May 30, 2021 at 4:08 pm #176737
Great question, Stevie. And @Tamao Kawaishould ring in from his perspective, as this recap will certainly be from mine.
I haven’t yet dug into the film deeply, but T and I chatted after the game. He’s installing it as a 3-2 match up, while we run it M2M. His implementation was much more developed in our 2nd game, but overall, ours is more firmly established.
It was a very low scoring 1st quarter (8-6), as my boys took the candy and drove into the left side of his wall too often for my taste, turning it over 5x. We were definitely having trouble reading it at first. We forced about the same number of TOs, tho, to keep the game even. We shot about 29% from the field, but held them to 23%.
in the second, we countered with our “Odd Man In” zone attack, which we use against odd front zones, with an emphasis on ball movement. That brought our turnovers down, and more importantly, seemed to open up seams in the zone we were able to exploit. We went on 15-5 tear to break the game open, and doubled them up in the third 12-6. Better offensive execution seemed to put us in better ORB position as well, and we scooped up almost 80% of available ORBS over that span. Altogether, we out-boarded them 25-13 over those 2 qtrs. (This was strategy, as they killed us on the boards in our 1st match, with their very tough center scooping up 15 against us. We assigned our 4s to erase him, clearing the way for our other bigs and a 2 guard to dominate the boards)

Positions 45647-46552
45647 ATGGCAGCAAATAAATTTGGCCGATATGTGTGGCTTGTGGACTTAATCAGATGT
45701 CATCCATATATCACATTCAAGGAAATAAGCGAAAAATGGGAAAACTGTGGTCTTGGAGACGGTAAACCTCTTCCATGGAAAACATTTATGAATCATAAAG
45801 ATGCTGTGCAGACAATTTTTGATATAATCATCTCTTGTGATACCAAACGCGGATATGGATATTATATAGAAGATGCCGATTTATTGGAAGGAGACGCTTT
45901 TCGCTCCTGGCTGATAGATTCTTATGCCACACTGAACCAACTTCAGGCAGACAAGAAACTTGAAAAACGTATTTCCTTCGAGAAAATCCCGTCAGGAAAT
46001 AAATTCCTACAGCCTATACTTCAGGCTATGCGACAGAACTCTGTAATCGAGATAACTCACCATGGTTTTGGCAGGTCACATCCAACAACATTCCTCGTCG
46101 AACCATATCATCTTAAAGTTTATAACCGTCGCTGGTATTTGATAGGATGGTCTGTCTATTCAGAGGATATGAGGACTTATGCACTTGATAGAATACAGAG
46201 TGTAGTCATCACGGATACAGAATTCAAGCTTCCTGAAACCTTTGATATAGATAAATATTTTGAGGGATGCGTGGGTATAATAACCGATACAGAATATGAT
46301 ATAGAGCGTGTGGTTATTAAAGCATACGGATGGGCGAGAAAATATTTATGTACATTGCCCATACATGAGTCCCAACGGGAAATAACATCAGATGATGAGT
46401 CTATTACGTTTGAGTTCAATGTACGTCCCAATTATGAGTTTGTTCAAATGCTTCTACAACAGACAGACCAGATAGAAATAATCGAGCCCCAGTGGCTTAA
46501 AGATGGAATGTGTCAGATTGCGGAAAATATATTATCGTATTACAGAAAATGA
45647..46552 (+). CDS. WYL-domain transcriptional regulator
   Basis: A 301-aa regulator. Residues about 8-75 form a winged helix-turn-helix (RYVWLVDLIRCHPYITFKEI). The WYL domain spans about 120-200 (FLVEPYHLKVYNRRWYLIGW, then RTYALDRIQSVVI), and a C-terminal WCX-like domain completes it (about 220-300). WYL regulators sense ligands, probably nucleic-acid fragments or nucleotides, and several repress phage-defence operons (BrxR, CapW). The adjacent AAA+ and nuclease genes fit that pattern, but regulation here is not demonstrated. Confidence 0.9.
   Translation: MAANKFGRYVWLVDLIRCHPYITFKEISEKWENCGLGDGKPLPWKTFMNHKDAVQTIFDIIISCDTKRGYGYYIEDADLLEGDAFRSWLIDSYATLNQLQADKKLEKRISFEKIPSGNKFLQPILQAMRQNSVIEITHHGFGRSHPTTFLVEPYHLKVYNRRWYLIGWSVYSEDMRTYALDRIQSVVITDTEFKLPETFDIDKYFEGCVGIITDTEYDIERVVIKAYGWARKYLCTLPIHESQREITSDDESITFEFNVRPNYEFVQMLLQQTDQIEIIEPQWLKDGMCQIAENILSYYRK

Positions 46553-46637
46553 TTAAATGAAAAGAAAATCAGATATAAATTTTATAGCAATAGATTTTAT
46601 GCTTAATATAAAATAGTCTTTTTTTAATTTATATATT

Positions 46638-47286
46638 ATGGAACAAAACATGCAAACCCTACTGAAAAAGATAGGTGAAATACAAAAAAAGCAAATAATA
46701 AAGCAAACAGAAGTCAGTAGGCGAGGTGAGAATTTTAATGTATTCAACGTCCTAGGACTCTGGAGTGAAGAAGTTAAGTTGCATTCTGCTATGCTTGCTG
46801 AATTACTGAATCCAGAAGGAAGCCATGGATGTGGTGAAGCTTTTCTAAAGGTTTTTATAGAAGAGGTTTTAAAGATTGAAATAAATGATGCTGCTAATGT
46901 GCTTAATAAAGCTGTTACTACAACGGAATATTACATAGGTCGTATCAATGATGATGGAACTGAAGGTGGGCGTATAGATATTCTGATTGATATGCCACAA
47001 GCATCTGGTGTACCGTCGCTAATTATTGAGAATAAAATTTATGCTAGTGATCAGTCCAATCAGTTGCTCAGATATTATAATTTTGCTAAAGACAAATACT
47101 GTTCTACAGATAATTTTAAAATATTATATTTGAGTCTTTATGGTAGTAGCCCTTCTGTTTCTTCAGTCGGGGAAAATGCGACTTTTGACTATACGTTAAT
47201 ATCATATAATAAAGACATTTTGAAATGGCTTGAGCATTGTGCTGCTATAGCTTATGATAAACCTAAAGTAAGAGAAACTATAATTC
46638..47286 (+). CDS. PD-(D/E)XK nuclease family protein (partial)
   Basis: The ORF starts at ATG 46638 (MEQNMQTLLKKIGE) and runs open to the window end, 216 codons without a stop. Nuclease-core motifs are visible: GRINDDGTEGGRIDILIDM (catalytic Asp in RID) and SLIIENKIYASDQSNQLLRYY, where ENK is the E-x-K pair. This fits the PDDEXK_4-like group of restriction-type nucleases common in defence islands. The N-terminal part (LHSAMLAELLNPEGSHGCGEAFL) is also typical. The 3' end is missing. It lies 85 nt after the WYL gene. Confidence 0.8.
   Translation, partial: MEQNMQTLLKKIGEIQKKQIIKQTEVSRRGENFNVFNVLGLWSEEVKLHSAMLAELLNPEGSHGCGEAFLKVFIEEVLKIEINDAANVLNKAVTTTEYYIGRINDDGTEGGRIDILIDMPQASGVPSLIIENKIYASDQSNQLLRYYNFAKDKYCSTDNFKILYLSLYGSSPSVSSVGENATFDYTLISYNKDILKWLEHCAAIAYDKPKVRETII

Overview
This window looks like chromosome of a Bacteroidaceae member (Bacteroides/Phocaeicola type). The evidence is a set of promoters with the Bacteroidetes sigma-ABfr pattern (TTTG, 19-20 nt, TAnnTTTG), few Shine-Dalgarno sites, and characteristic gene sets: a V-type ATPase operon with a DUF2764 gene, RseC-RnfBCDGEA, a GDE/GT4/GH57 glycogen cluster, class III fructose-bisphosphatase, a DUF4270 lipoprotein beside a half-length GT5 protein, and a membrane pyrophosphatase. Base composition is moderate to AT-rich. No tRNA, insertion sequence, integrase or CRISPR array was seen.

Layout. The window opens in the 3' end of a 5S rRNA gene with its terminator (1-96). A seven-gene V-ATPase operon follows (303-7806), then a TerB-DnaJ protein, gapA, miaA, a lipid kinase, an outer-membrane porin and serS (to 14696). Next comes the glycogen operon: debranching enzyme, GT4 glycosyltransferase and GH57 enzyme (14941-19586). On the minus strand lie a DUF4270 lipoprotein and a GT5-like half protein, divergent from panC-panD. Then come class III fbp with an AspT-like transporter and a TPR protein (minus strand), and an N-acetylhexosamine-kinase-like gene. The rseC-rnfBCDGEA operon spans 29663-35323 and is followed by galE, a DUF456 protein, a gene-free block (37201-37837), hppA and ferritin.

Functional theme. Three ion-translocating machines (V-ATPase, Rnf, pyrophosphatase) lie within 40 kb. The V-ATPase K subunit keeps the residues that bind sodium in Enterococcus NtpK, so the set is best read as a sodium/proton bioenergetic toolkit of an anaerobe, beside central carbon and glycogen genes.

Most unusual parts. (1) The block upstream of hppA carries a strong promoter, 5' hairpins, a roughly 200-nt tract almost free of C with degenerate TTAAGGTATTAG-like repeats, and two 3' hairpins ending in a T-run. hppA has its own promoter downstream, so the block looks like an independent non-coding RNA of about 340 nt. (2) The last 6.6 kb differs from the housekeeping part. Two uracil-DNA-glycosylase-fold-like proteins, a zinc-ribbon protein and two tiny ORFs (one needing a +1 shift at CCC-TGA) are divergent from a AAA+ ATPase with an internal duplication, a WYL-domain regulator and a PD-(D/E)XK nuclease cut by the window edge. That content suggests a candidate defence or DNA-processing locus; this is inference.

by then, we were in control of the game, and I got a lot of minutes for my developing bench in the late 3rd and 4th.
I will say that neither team shot the ball particularly well (34-29 efg%), and it was a low scoring affair (43-34, about 10 pts below our season average). Part of that for us was my bench minutes (they outscored us 17-8 in the 4th), and part was our poor 3pt shooting (3-16 through three Qs). The latter I credit to thier D, as we are sub-par when catching and shooting east-west. We are far better on inside-out shots, and their zone did limit our paint touches a bit.
If I have to assess based on this experience, I will say that while the match up implementation is more difficult to read (we had several points where we thought they switched to a 2-3), our ball and player movement seemed to create a lot of decisions for it to solve. Perhaps with more experience, the Hawks could have solved what we threw at them, but to my eye, our M2M implementation was simpler and stronger. We’re able to continually build a strong wall with different players rotating into deny position as their checks move, which creates its own form of chaos. I also like the autonomy it gives players to be aggressive on switches. While there is something to be said for “putting players in positions of strength” on D, there’s also a strong argument for the confidence that comes from guarding all over the floor. At several points, my 6’5” lanky center was out high guarding ball, b/c their center was bringing it up. When I asked them to switch coverage to keep him closer to the rim, he said, “l think I’m doing a really good job on him coach.” And I had to agree. Though I still want him closer to the rim, I think his confidence to step out there when needed makes us stronger. I don’t coach zones in general b/c I think they breed passive defenders, and I like rabid dogs :-).
ok, too long by half, but I appreciate the opportunity to think this through on a Sunday morning in bed. Hope it didn’t bore you. Would love to hear Tamao’s converse perspective.